Image via Alcon Entertainment / Warner Bros.

However! Don’t despair, because in this bleak gender dystopia the very pleasure programming might bring about real change. If replicant men are built solely to follow orders for labor and women are built for the emotional reassurance of the male ego it makes sense who would lead the replicant revolution: the female replicants. Mariette reveals to K, in perhaps the biggest hat tip that 2049 is more than just a sequel but perhaps has more movies to come, that she’s part of an underground revolution who all know of Deckard’s child. The chosen one is revealed to be Dr. Anna Stelline (Carla Juni), who made the memory that convinced K he was the chosen one, but it was actually her memory, just swapped gender so that it couldn’t be detected as real. Deckard and Rachael’s replicant-hybrid child could have been either sex but to Wallace it’s only womankind that can help him reach the stars by giving birth; and for the revolutionaries it’s womankind who possess the manufactured emotional capabilities that can awaken the replicant slumber. And Blade Runner 2049 doesn’t so much end with the threat of a replicant vs. human war, but instead a replicant vs. Wallace war for their own personhood, which feels indirectly akin to a Woman’s March, wanting replicant bodies to choose their own destiny, have equality with man.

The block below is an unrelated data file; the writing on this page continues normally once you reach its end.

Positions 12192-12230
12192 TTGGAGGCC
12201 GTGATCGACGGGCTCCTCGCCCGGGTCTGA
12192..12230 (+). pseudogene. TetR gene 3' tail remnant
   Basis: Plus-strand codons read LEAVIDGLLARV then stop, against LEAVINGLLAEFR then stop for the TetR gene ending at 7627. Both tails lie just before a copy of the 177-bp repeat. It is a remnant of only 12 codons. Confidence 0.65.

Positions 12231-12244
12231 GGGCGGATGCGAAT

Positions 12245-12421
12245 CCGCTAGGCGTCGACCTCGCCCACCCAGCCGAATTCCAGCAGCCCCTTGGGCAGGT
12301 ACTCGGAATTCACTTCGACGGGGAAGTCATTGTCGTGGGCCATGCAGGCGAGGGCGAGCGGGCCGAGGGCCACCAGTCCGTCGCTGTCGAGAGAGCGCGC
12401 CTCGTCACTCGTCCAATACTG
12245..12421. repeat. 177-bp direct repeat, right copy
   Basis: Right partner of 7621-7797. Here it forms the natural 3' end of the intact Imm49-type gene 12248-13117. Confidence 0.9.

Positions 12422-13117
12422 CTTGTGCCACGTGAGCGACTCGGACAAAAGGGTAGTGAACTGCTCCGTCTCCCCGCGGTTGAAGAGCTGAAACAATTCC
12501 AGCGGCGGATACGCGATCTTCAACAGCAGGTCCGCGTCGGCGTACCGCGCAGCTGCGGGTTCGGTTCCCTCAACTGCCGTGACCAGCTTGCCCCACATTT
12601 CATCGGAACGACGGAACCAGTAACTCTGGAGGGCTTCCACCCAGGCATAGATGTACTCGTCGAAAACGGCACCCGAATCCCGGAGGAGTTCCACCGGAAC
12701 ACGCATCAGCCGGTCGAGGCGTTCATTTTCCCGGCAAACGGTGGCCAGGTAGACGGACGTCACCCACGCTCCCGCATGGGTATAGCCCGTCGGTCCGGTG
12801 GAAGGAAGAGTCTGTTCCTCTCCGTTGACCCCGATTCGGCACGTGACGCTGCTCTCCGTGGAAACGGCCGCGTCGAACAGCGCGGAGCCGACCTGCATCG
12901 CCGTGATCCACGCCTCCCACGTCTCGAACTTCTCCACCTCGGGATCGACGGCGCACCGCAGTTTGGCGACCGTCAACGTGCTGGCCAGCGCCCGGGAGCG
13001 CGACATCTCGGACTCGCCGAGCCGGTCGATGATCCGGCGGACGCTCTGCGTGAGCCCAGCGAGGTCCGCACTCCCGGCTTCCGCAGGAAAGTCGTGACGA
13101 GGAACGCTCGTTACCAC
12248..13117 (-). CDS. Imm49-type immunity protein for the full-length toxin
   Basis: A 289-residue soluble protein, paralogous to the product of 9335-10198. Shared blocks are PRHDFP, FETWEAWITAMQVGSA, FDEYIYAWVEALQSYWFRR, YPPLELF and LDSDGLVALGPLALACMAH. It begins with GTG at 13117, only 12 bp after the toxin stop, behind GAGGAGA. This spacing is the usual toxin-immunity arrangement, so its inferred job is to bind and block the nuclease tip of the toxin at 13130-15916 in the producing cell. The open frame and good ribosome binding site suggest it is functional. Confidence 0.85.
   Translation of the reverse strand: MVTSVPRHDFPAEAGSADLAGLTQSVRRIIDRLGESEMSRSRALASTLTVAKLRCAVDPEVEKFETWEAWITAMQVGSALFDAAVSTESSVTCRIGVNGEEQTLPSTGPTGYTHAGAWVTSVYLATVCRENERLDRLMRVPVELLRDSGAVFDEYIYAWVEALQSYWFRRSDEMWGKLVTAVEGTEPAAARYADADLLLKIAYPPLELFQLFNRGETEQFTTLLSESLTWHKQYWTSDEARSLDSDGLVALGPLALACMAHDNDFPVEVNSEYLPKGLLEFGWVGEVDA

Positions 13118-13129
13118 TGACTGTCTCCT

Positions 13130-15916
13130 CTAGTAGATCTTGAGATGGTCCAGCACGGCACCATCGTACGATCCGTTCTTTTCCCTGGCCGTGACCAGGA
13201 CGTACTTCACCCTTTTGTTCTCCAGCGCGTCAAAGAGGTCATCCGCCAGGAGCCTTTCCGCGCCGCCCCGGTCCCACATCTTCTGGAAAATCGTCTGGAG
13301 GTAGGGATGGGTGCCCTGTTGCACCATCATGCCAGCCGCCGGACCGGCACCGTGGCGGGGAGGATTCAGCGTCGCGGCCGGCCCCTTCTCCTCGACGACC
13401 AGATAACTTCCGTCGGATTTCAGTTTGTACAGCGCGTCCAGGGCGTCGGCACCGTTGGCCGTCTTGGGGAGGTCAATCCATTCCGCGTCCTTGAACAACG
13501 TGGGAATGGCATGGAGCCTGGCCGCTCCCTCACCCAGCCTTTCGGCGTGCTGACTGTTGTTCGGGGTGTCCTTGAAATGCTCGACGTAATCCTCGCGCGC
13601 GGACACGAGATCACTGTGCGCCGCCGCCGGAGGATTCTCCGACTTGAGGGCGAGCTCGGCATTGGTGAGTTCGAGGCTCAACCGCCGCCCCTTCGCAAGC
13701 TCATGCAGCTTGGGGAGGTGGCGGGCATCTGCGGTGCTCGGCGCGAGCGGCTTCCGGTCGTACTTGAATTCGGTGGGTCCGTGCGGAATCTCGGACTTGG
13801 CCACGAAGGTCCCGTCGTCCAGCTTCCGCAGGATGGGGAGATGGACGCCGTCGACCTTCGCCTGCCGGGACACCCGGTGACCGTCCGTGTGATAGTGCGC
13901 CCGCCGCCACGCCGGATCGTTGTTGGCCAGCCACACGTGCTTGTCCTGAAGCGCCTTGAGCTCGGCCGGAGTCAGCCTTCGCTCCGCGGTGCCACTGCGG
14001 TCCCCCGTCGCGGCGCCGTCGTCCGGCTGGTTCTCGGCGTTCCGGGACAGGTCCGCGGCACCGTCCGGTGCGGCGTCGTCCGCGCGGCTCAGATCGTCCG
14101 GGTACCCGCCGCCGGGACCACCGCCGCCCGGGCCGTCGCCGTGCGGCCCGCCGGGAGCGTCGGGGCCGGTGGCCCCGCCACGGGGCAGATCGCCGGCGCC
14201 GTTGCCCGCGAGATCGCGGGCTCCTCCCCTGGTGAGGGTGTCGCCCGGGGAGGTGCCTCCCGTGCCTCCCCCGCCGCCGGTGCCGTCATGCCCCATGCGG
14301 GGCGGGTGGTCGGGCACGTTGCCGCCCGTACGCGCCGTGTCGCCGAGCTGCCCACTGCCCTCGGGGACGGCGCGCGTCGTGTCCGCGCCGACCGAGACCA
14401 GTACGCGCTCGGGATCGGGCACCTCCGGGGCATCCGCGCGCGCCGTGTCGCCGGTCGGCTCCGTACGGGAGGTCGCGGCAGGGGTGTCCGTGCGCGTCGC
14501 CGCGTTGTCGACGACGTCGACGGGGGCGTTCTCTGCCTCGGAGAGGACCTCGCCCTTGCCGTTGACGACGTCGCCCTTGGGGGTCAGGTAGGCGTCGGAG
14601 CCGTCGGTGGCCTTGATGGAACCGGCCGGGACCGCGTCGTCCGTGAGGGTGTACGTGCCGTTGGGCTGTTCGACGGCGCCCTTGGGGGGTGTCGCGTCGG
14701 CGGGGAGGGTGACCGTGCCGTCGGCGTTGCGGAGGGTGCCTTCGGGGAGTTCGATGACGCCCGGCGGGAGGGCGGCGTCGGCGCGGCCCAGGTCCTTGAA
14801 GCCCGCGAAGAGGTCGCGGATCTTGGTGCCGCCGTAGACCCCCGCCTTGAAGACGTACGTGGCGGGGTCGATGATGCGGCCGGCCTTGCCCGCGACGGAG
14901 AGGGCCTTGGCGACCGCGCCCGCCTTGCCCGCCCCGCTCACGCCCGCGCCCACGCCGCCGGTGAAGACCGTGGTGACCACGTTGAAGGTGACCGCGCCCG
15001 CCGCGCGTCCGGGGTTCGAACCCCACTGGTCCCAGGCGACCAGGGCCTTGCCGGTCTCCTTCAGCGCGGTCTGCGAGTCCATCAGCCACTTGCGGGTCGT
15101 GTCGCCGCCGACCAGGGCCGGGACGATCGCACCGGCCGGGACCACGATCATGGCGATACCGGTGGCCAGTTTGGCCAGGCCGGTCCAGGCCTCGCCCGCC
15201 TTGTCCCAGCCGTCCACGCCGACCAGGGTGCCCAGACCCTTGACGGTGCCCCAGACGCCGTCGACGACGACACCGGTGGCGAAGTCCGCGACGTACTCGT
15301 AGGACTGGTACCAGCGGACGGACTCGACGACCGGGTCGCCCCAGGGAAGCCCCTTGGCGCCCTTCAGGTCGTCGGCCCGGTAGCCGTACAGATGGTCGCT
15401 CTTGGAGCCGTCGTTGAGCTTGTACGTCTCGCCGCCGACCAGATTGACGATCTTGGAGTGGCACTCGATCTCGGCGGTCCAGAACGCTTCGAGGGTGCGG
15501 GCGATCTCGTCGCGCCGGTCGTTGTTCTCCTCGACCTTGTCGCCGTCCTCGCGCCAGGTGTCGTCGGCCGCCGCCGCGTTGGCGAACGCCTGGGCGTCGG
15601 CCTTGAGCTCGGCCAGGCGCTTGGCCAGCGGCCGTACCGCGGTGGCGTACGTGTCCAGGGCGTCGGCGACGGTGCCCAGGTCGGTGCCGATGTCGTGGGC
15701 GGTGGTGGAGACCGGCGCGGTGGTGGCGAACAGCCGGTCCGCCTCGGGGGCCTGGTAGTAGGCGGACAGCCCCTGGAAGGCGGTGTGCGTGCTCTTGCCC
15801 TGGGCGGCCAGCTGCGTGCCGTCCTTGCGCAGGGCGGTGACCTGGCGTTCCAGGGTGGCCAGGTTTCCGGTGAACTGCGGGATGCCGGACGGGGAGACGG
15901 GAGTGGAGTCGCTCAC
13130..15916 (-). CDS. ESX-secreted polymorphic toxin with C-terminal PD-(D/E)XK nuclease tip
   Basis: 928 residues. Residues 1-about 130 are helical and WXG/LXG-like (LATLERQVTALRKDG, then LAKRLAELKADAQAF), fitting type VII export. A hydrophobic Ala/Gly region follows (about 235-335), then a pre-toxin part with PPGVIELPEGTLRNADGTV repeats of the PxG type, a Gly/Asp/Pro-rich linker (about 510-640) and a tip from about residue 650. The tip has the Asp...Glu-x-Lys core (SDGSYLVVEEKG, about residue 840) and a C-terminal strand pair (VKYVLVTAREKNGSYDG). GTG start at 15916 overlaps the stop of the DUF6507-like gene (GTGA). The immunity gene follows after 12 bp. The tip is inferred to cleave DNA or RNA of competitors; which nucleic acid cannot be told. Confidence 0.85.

Image via Alcon Entertainment / Warner Bros.

In the first Blade Runner film, Joanna Cassidy, Darryl Hannah, and Sean Young played various pleasure models; though Young’s Rachael is advanced she was still created to look like a doll—the physical replicant manifestation of the entitled expression “the type of girl you marry.” In 2049, there are many advanced variations of the pleasure models and Young’s previous perfection is here made expendable because of one physical blemish. Is this forward thinking in regards to females? No. I think it’s unfortunately and horrifically more honest than we’d like to admit in 2017. Tech is the industry that will shape our future and it’s immensely male dominated. And time has proven again and again that if men aren’t willing to build empires alongside female input, they’ve certainly never been able to get rid of their desire for adoration and ego strokes from a beautiful woman.